I thought I would share a few thoughts about North Dakota's weather for those of you who aren't avid weather watchers.
So in partnering with the Old Farmer's Almanac, a gardener's tool, I have put together a few observations about or weather. Now, whether or not I am will be accurate in my guesstimations will remain to be seen.
Let's face it; this has been an outstanding winter to date. This week is our annual January thaw week. Since the temperatures have been above average and running somewhere between 30 and 40 degrees since October's little cold air blast, this week, we saw temps closer to 50-degrees. I have always looked forward to the week of January thaw and a reprieve from the harsh winter weather we are all accustomed to.
Axiom number 1 says that the first three days of January rule the next three months. Wow, we are in for pleasant days because the New Year kicked off mildly.
Secondly, have you heard the birds? If birds begin to whistle in January, frosts to come. We have thousands of Canada geese that have not left the river bottom. Turkeys number about 40, and yes, I have heard some birds. So, following the January thaw, I expect we will be seeing a January freeze.
It has always been in the back of my mind and sometimes spoken aloud that I feel the cold so much more after the days begin to lengthen. I chalked it up to the quiet darkness of December, feeling cozy and warm. However, as the days lengthen, the cold strengthens. The sun is at its farthest south from the earth, and days are about or less than eight hours on the winter solstice. You might expect this to be the coldest time of year but wait. If you put water in the freezer, it first has to cast off its warmth to freeze. So, December seems warmer as the earth begins to cool and then boom – in January, we feel the cold with the lengthening days.
My husband and I argue all the time about whether I can predict the weather by observation. I document the fog days in December and then plan on planting radishes 90 days later when it either rains or snows. My best radishes have indeed been snowed upon. I put the date on the calendar and then plant shortly before the anticipated moisture. I swear it works.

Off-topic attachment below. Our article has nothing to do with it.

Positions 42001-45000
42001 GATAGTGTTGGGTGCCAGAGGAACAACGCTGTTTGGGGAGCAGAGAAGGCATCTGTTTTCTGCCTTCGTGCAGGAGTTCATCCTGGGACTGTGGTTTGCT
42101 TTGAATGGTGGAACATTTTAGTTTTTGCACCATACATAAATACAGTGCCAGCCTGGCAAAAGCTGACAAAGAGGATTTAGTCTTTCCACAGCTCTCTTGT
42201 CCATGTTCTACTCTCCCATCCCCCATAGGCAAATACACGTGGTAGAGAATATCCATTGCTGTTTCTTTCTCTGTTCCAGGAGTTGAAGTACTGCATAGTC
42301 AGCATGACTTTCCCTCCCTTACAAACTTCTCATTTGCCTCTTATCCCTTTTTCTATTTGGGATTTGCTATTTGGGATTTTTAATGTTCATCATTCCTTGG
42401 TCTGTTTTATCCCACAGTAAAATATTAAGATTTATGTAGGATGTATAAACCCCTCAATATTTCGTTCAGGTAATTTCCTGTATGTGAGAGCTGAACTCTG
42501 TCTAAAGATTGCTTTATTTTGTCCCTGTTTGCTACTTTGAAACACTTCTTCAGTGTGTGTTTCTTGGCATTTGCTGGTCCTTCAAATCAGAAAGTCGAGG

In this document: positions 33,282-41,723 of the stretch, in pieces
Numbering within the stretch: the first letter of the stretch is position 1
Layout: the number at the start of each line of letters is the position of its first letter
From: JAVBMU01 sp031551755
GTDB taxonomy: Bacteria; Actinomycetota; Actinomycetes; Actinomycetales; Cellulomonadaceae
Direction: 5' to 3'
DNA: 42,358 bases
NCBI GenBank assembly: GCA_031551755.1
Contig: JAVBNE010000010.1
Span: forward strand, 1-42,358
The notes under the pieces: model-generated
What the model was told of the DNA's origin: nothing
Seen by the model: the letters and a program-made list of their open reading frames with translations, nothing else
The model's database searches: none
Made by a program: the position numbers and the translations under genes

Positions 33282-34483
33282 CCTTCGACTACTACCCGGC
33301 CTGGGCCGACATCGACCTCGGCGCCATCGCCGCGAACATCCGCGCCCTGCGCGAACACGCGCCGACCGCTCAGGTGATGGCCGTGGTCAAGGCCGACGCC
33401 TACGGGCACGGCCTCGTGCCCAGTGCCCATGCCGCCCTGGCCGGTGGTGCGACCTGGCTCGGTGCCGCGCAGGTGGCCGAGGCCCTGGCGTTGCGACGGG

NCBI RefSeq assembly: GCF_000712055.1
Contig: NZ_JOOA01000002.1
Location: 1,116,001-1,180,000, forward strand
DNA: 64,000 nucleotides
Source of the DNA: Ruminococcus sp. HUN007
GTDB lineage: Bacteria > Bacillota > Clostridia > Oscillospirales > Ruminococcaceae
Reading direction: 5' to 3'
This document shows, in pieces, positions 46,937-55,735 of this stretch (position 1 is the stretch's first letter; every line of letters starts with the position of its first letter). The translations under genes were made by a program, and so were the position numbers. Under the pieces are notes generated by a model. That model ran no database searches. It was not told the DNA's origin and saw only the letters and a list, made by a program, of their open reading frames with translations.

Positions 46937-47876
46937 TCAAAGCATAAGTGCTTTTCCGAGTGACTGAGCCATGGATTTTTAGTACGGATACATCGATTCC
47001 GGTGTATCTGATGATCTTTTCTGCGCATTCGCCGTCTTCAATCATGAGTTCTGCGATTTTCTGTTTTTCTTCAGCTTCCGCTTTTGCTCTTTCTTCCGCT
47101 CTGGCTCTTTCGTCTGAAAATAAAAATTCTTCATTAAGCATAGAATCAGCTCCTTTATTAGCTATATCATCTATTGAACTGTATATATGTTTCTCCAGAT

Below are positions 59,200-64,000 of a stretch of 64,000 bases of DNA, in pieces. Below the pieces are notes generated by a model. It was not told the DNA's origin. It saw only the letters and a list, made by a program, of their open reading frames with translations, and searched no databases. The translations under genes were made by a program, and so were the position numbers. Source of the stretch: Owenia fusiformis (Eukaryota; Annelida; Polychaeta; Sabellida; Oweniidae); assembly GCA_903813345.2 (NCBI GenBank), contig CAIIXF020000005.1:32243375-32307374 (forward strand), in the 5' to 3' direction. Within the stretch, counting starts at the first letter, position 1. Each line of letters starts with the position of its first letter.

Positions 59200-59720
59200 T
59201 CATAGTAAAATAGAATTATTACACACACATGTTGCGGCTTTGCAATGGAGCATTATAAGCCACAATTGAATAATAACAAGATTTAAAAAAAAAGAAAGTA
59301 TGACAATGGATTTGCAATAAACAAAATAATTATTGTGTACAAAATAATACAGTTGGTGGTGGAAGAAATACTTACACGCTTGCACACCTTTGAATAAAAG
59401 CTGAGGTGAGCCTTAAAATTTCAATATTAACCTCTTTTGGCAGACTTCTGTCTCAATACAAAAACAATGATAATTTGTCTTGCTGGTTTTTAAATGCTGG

Then, there's the moon. I heard tell that the weather on the day of the full moon will be the average for the next cycle. It changes with lunar cycles.
Whether or not I am correct in my predictions, you have to pay attention to the weather when you farm or garden. It seems like I remember as a child watching my parents check the weather first thing in the morning. When I stayed at my friend's farm in the Red River Valley, they had the weather on the computer's home page.
It is said that no one knows the weather like a farmer. Okay, things are changing with our climate. North Dakota has gained some growing season and is a Zone 3 or 4 depending on whether you reside in the "Banana Belt" region of western North Dakota.
I found a few funny axioms regarding the weather that may or may not be accurate, but it sure is fun to observe Mother Nature in her finest on the Northern Plains.
Oh, and before you get out your garden spade, think. This is still North Dakota and with this mild winter, expect payback in the spring. That includes a heavy frost in May. So, wait to plant those warm crops like tomatoes, peppers, squash, cucumbers and beans until Memorial Day weekend.
Sue B. Balcom
Writing, or maybe talking, comes naturally to me and under the guidance of a great newspaper editor I have acquired skills that led me to author four books.